First Time Buyers FAQs

How much of a deposit will I need for my first home?

There are a small number of mortgages occasionally available with zero deposit. However these would only be for shared ownership or if a family member would allow a mortgage lender to put a charge against their home.

Besides that 5% is the minimum. Again, shared ownership means you would only need 5% of your property share, making the deposit required smaller still.

Can I get a mortgage as a single, first time buyer?

Yes. You will be using one person’s income instead of two, so will result in a proportionally lower mortgage and in turn a lower property price. On the plus side, you get to sleep like a starfish, worry free.

Can I still get assistance on the ‘Help to Buy’ scheme?

Not for much longer at all. The last date you can apply for the Help to Buy equity loan is 31 March 2023.

However there are already a number of private companies stepping into that space offering equity loans on more varied property types than HTB has done.

Do I need a mortgage broker?

You need a mortgage broker as much as you need Contents insurance when you move. Not a requirement, but very much advisable.

How much does a mortgage broker cost?

This depends. On average a broker charges around £500.  Some brokers charge more dependent on your circumstances, other charge nothing. The key is making sure you are getting good value for money.

A free broker doesn’t guarantee a better overall outcome just because you are saving some money, particularly when you consider how many more mortgages they will need to arrange to make up for the lack of fee. This becomes more important if you have tricky circumstances which requires a broker to spend time checking things in great detail. Similarly, paying a broker a fee isn’t a guarantee of superior knowledge service or outcomes.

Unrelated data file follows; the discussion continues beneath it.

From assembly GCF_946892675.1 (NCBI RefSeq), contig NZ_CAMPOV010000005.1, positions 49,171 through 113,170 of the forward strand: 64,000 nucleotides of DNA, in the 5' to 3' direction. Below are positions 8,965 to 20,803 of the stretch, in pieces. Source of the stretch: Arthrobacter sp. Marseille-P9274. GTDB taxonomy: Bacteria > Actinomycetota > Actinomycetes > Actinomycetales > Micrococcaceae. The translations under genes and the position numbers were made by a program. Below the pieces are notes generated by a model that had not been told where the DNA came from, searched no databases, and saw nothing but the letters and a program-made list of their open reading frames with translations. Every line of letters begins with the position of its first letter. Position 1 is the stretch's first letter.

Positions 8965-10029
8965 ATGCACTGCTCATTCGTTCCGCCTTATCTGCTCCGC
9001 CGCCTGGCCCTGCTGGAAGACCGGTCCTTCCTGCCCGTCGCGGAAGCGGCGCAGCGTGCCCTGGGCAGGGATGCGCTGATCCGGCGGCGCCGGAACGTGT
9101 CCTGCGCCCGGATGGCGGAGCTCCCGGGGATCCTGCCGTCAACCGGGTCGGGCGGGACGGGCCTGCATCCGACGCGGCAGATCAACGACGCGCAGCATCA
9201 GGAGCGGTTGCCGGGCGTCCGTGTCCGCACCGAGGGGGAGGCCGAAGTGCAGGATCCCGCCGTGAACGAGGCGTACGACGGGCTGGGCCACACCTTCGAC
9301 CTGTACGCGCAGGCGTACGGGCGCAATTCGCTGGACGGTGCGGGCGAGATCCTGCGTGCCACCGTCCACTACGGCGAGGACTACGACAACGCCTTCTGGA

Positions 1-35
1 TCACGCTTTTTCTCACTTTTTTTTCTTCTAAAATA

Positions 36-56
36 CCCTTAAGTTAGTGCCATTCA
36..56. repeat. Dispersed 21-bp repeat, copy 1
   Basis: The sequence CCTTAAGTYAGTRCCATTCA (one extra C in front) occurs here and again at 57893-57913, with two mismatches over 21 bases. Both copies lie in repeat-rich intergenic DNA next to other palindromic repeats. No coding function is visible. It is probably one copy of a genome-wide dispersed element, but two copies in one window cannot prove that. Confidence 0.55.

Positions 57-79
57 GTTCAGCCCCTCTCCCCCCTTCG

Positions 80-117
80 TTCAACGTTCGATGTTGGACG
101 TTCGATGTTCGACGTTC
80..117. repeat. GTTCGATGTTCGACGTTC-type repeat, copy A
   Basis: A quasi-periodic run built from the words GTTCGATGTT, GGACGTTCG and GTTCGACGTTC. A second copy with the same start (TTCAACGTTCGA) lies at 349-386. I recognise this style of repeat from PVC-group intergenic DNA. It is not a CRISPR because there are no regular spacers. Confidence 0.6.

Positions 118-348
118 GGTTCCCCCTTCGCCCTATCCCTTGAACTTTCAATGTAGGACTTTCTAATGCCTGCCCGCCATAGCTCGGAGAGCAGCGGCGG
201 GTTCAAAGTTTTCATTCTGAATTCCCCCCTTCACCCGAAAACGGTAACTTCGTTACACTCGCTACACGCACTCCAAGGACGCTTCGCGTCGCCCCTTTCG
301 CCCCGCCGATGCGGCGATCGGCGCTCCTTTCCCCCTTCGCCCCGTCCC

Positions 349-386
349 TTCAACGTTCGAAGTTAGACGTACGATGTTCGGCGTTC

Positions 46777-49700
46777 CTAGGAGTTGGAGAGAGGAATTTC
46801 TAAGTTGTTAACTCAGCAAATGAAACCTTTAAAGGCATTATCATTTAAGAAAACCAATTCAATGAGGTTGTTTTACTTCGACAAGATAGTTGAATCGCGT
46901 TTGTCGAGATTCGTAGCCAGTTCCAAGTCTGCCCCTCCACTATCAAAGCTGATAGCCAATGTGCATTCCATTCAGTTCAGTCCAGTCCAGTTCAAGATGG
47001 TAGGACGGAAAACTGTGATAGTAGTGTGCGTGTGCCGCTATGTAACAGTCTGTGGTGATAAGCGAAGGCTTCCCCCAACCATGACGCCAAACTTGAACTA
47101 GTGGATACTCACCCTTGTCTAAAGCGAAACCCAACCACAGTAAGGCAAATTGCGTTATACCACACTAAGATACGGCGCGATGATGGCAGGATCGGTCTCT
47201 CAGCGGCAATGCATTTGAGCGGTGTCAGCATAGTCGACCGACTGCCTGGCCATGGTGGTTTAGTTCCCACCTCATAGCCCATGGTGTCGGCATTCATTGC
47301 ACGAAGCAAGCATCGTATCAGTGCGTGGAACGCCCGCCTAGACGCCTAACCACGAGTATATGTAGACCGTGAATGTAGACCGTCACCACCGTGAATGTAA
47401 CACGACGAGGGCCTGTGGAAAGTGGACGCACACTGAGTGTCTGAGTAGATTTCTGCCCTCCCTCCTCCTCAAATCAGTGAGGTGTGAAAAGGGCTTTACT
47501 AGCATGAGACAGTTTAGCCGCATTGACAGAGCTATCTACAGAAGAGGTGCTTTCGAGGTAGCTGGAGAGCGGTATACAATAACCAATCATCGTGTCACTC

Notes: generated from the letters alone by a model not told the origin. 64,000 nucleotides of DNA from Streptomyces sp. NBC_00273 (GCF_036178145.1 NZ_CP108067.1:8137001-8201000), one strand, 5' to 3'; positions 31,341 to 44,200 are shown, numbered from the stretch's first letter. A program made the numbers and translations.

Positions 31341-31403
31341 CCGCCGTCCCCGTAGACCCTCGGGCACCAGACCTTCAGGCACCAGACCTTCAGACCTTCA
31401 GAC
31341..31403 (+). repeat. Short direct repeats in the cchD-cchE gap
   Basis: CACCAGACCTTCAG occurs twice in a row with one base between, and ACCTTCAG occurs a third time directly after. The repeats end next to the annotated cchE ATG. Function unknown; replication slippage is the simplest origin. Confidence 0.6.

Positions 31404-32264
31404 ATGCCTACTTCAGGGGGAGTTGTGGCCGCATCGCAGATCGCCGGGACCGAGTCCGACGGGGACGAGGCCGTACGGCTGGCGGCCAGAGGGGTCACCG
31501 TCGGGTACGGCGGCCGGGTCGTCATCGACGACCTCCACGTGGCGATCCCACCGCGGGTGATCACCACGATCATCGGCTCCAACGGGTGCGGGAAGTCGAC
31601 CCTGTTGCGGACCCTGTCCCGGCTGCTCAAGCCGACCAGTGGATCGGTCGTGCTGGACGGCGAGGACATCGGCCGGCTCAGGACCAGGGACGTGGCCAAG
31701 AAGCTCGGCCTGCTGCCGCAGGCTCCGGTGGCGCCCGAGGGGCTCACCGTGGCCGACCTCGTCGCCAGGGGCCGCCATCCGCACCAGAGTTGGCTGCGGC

What is the mortgage application process?

We have a super helpful article on the mortgage process here.

What is a Freehold and what is a Leasehold property?

Freehold means you own the land. Leasehold means you don’t and you essentially rent the land off the land owner, generally with an agreement to guarantee you can do this for 100 – 999 years. When the leases on older properties run out you can negotiate a lease extension with the freeholder (land owner).

What is Stamp Duty and do I have to pay it?

Stamp Duty is a tax paid on buying a property, because we are taxed on absolutely bloody everything. Stamp duty land tax receipts in the United Kingdom amounted to approximately 14.1 billion British pounds in 2021/22.

If you are a first time buyer you will be exempt from stamp duty as long as the property purchase price is below £300,000. Above that stamp duty is payable on a tiered basis like income tax. You can use our stamp duty calculator available on our Home Page to get an approximate idea of how much you may need to budget for.

What is an ‘agreement in principle’?

A little certificate estate agents and house builders ask for to prove you have your mortgage agreed, which doesn’t actually mean you have had your mortgage agreed.

It basically means you have passed the lenders own internal credit scoring process, unhelpfully they don’t use the number on your credit report and have set up their own systems as lenders have different assessments and have different things they do and do not worry about as much (amount of unsecured debts, missed payments etc).

It is entirely possible to obtain an agreement in principle certificate but then be declined at full mortgage application stage because of your documents, the property to name a couple of issues.

Any agreement in principle is only as good as the documentation it has been based on.

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